Date of Award:


Document Type:


Degree Name:

Doctor of Philosophy (PhD)


School of Teacher Education and Leadership

Committee Chair(s)

Jessica Shumway


Jessica Shumway


Katherine Vela


Michelle Frierson


Jody Clarke-Midura


Brynja Kohler


Nurses regularly use mathematics on the job, yet they often do not view their work as mathematical. This may indicate a lack of transfer from the nursing school mathematics context to nursing practice. Further, nursing students often perceive very little usefulness and relevance for learning mathematics beyond simple calculations. Expansive Framing (EF) is a theory and instructional technique that has been shown to foster transfer by establishing intercontextuality, or connections made between disparate contexts. This research explored whether creating intercontextuality created through broad framing also improved perceptions of mathematics value and transferability, and how intercontextuality functioned as the driver of changes in perceptions of mathematics value and transferability.

This embedded case study mixed-methods analysis investigated these constructs by collecting qualitative and quantitative data from undergraduate nursing students in a College Algebra course. Data were analyzed using descriptive statistics, a Wilcoxon Signed Rank test, and reflexive thematic analysis. Results varied; while quantitative analyses showed slight declines in positive value perceptions and a slight increase in negative value perceptions, the results were not statistically significant. Mixed and qualitative-focused analyses showed that participants experienced improved perceptions due to expansively framed activities in the course. The form of EF varied; while webinars showed mixed effectiveness, other expansively framed activities were identified as highly valuable for both groups. Overall, intercontextuality was an apparent motivator of changes in value and transferability perceptions.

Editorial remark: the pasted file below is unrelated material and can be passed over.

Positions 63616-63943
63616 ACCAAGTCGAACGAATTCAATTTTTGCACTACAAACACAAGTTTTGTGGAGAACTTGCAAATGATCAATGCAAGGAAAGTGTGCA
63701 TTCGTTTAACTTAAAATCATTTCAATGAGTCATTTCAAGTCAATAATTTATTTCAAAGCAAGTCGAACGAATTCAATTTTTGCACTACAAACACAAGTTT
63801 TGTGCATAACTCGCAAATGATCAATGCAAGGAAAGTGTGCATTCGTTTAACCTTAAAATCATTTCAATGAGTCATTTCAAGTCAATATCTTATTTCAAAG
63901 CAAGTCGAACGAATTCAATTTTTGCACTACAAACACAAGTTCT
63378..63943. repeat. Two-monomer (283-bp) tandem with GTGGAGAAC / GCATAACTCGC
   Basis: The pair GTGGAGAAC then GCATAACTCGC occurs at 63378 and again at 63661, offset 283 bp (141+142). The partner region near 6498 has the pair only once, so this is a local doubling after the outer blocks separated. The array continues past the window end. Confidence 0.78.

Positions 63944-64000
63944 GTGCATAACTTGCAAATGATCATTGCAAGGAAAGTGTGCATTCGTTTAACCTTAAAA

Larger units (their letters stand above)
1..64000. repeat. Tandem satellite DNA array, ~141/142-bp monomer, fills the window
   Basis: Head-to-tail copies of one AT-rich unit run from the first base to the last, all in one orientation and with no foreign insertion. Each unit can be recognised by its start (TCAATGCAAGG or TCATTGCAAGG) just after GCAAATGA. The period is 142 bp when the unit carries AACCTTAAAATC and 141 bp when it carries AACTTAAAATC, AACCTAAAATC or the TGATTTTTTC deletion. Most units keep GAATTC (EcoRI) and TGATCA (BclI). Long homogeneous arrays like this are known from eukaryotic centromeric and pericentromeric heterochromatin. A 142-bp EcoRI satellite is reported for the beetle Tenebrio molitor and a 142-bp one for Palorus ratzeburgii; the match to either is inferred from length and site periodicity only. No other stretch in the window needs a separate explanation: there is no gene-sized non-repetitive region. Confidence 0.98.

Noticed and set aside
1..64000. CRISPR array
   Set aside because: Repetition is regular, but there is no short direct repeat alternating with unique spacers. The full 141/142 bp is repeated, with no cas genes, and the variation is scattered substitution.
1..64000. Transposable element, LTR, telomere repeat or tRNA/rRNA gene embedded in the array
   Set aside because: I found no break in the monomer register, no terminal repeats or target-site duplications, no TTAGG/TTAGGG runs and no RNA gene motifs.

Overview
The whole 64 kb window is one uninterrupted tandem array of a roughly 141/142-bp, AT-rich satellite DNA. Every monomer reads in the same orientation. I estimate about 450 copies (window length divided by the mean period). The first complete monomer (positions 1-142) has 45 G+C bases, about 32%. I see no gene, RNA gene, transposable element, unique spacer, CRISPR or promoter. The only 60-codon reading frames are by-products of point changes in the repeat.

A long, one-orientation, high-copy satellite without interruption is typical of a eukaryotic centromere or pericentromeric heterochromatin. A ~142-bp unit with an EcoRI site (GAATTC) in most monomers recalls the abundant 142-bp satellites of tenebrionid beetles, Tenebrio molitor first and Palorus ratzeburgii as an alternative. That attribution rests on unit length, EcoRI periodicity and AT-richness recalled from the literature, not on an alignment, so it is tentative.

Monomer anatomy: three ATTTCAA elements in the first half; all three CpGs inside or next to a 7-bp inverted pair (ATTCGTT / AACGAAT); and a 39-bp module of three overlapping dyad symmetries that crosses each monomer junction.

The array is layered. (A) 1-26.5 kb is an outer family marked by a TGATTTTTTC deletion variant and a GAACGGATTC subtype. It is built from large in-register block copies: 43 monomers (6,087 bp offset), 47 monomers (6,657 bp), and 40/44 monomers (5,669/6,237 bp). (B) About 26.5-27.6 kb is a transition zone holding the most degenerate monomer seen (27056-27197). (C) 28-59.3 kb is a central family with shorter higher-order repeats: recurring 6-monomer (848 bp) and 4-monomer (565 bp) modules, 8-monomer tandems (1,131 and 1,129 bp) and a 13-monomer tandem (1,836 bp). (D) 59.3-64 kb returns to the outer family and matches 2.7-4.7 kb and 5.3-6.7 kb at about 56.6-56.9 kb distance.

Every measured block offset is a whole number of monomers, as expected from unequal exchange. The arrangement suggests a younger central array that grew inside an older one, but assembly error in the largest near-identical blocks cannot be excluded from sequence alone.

Based on this research, I recommend that instructors seek opportunities to create intercontextuality by framing broadly across context during instruction, but also by applying EF to classroom activities through curricular integration of content. Future research across multiple classrooms, age groups, and cultural settings, is warranted to investigate the extent to which intercontextuality is the motivator of perception changes versus other factors and to further disentangle the individual roles of connecting settings versus student authorship in effective EF.



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